Bringing dream of farming to life
Aaron and Carrie Opdahl didn’t intend to develop a fruit orchard, run 34 cow-calf pairs or tend to tend to 100+ sheep.
Loretta Sorensen is a writer from Yankton, S.D.
But with help from the Natural Resources Conservation Service’s Well County field office, the couple’s dream of raising their family in a country setting led to exactly that.
“It’s been about eight years since we purchased this old farmstead, which needed a lot of TLC (tender loving care). The main house was in bad shape so we thought we’d have to demolish it,” Aaron says. “Once we realized it could be saved, we began fixing and remodeling it. After three years we moved in and started building our life here.”
Between ferocious winter weather, bits of free time, growing their family from four to six children and maintaining the yard and trees over summer, the Opdahls totally restored and added large sections to their house. It went from basically a one-bedroom house with a loft to the current six-bedroom home.
“We found it efficient to work outside over summer and work inside during winter,” Aaron says.
Summers were spent fencing, planting trees, establishing a modest orchard, burning down an old granary and a second dilapidated house and cleaning up the former garden plot. Some aging, sturdy buildings they moved in provided a chicken coop, aviary for homing doves, shelter for rabbits, and occasional housing for pigs.
“These were mainly hobby animals, including bottle calves and sheep,” Aaron says. “As things progressed, we recognized we needed more adequate shelter for our animals, especially in winter.”
That led to construction of a pole barn, giving the oldest Opdahl children a new spring project and allowing for the addition of more calves and sheep.
Four bottle calves soon became eight. When some calves proved to be quality heifers, calving became an option. A leased bull provided opportunity to grow their program. Before long, the herd numbered 34.
“If all goes well this year, we’ll have 44 cow/calf pairs next year,” Aaron says.
Raising sheep took a similar road. Six bottle lambs evolved to the current flock of 120 ewes and lambs, and a couple rams.
The Opdahl’s 23-acre farm didn’t support both beef and sheep production, so they leased additional hay and pasture land, adding some 250 grazing acres.
“The Natural Resource Conservation Service (NRCS) field office in Fessenden helped with our windbreak renovation and windbreak planting,” Aaron says. “Facilities for working our cattle were set up on the leased acres.”
Wells County Soil Conservation District helped design the windbreak tree planting and James River 319 Watershed Project assisted with livestock pipeline, tank, fence and pasture and hay land planting.
Beef and sheep production alone don’t provide a sustainable living, so the Opdahl’s have continued developing their fruit orchard, annually planting and harvesting aronia and several other types of berries. They also own concrete, body shop and graphics/sign businesses.
“It’s pretty impossible to start a venture like farm this without supplemental income,” Aaron says. “My brother, Rodney, and I operate the concrete business. I and my wife, Carrie—who is business manager for all our operations—run the body shop, graphics and signs.”
The Opdahls sell some of beef and sheep directly to consumers. Berry crops are sold directly to consumers, wineries and other retailers.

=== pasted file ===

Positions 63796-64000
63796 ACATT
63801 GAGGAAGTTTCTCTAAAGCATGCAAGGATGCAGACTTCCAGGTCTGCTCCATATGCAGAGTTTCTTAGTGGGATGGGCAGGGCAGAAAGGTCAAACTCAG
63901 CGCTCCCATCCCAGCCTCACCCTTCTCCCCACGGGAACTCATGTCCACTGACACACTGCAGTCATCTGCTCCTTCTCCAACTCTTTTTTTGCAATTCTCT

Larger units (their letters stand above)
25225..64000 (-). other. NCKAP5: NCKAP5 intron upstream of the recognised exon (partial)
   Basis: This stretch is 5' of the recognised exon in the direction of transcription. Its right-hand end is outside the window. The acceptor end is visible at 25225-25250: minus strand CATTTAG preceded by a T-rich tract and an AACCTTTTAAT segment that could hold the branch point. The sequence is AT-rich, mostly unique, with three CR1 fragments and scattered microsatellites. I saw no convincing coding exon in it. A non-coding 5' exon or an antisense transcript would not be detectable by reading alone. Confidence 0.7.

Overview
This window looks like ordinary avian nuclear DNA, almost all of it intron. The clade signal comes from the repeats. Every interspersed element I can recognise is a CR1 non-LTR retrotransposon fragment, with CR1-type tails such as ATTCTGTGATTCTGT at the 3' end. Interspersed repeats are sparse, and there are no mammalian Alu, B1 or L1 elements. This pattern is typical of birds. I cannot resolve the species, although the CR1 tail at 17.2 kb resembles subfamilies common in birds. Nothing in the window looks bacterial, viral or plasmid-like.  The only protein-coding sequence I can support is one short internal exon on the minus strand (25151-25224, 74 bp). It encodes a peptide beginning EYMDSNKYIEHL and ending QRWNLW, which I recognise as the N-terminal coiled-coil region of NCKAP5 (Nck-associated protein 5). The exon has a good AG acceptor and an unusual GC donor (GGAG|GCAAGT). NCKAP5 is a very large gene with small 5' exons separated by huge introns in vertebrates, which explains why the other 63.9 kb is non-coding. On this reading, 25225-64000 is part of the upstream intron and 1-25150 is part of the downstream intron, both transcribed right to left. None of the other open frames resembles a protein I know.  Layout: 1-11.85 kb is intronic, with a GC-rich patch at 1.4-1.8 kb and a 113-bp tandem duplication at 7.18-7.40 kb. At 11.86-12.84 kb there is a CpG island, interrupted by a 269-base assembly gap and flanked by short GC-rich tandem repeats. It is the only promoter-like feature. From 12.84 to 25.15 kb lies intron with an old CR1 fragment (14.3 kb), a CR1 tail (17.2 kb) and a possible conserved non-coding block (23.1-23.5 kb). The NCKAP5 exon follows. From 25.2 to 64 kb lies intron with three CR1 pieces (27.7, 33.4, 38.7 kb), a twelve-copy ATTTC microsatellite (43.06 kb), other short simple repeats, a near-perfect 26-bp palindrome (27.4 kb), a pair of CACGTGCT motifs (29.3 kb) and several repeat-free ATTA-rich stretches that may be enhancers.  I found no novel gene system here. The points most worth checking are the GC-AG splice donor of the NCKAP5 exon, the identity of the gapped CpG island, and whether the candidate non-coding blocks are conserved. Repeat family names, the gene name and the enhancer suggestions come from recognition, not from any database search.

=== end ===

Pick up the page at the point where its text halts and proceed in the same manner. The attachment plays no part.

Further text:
“Our fruit is mostly non-certified organic,” Aaron says. “We’d like to market all our products to the food industry, but there isn’t a great enough demand yet. Until there is, most of our fruit will go to area wineries.”
Wells County NRCS District Conservationist Pam Copenhaver says her field office is honored that the Opdahls contacted them at the beginning of their restoration journey.
“They sought our technical advice to set up their farm,” Copenhaver says. “But we have learned so much from them as they have seemingly been unafraid to try different venues. Their experiences have increased our knowledge and their willingness to work hard has been essential to their ability to be profitable. We appreciate being allowed to participate in a small part of their farm and dream.”
Most recently, the Opdahls partnered with other area fruit growers to expand their income diversity. The expansion includes planting 111 apple trees on a partner’s land, with a long-term goal of producing both fresh and hard ciders, and potentially selling apples. Other partners have invested in planting specific varieties of apples in the Opdhal’s orchard to blend and mix with ciders for products with diverse flavors and qualities.
“I also have a lead on some pecan trees, if it all shakes out,” Aaron says. “I enjoy planting and experimenting with a wide variety of unique fruit and nut trees to see how they do in North Dakota.”
If area production and markets seem promising, the Opdahls hope to eventually attract partners in establishing larger fruit and nut plantings. Current varieties include plum varieties, apricots, pears, cherries, mulberries and hazelnuts.
“We want to grow these industries in our state; not just for us, but for everyone,” Aaron adds.
Aaron notes that establishing this type of operation is not for the weak of mind or back, as it’s not uncommon for the Opdahls to work 60 to 70 hours a week to get it all done.
“Our family is working together, and our children have opportunities they wouldn’t have in town. This is our dream, and we are bringing it to life,” he says.
Another of Aaron’s duties is serving as Fessenden’s Fire Protection District fire chief. He organizes monthly meetings and training events and manages related paperwork and personal relations.
“I guess you can say we are a little on the busy side, but I wouldn’t want it any other way,” Aaron says.